Thomas Harlan, . . Tor, $27.95 (432pp) ISBN 978-0-7653-0192-5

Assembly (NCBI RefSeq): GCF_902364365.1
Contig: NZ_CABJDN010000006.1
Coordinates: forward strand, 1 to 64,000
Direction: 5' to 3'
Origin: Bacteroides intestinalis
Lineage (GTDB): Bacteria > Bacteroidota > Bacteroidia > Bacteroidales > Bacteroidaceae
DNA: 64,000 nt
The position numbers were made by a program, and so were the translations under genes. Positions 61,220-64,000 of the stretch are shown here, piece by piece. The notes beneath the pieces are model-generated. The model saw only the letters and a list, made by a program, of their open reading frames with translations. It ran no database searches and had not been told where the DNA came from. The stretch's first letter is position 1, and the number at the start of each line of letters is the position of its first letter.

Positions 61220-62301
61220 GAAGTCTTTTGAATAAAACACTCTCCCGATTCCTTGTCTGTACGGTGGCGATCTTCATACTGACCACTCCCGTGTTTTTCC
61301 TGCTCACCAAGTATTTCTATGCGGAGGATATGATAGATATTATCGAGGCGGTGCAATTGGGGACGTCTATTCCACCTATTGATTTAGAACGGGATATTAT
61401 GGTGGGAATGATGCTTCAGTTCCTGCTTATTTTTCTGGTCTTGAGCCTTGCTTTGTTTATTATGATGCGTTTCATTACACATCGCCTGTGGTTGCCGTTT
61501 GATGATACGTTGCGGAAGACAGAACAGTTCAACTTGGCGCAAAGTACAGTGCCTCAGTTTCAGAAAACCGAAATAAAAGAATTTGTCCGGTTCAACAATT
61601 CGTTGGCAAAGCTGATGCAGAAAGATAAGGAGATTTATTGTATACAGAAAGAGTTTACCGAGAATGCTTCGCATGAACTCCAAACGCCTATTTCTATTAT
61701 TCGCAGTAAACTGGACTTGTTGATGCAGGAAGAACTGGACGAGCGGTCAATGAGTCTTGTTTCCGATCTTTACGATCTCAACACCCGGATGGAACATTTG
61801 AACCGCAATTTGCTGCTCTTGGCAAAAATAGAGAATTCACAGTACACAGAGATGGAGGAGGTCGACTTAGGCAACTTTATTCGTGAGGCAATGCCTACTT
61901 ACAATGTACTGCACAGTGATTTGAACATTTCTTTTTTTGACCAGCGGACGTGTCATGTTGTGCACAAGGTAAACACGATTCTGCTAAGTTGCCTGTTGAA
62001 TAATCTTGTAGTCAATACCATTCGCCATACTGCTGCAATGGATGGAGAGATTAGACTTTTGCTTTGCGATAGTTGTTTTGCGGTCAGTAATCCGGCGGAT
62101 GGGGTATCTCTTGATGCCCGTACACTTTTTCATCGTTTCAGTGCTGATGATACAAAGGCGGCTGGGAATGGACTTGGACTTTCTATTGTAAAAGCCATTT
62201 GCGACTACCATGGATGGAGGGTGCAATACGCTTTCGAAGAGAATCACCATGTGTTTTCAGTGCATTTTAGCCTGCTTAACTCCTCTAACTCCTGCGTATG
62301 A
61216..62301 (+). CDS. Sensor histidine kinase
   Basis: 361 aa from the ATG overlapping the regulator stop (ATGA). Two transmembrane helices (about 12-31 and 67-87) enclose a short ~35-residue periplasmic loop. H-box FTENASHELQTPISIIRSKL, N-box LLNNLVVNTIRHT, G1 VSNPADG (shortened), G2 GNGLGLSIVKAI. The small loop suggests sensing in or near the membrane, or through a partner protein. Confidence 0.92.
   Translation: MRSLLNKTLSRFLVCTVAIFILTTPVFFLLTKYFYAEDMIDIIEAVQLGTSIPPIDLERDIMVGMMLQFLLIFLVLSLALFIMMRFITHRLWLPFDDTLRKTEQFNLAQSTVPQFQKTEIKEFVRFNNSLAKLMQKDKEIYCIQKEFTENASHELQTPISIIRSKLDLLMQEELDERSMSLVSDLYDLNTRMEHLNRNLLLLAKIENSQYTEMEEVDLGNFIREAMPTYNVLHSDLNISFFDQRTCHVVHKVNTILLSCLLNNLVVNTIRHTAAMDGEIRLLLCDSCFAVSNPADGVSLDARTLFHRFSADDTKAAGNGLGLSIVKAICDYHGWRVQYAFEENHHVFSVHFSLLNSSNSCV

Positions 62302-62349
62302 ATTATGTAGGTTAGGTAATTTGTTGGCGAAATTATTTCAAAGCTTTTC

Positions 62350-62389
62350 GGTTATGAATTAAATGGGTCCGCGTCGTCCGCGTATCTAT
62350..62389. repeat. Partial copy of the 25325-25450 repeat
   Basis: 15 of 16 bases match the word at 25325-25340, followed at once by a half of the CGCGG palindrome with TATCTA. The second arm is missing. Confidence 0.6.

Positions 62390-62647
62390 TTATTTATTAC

Deftly weaving alternate history with traditional space-opera elements (the plucky civilian archeologist, the band of loyal mercenaries, the unorthodox yet honor-bound naval captain), Harlan (The Dark Lord) presents an SF "puzzle" novel highly sensitive to character and culture. Employees of the Company and the star sailors of the Fleet explore Ephesus III, a mystery planet left half-rebuilt. While the Company serves as a standard-issue corporate backdrop, the unusual Fleet represents the military arm of a dual Aztec-Japanese empire, Imperial Méxica. Swedish-Russian Gretchen Anderssen, an exile from the last nation to resist the Imperial Méxica conquests, leads the Company team. To discover the secrets of Ephesus III, she must work with Green Hummingbird, who's an Imperial judge and nauallis (shaman). Mitsuhara Hadeishi, a Fleet Chu-sa (commander), lends support as he struggles to keep his ideals, despite his lack of opportunity in a class-ridden Imperial military. In a plot that draws heavily on Aztec and Japanese traditions, Gretchen and Hummingbird clash over their alternate ways of seeing (scientific and mystic), but learn to synthesize their expertise. While the book shows some military hardware in action, Harlan puts far greater emphasis on the workings of minds, whether human or alien. (Apr. 25)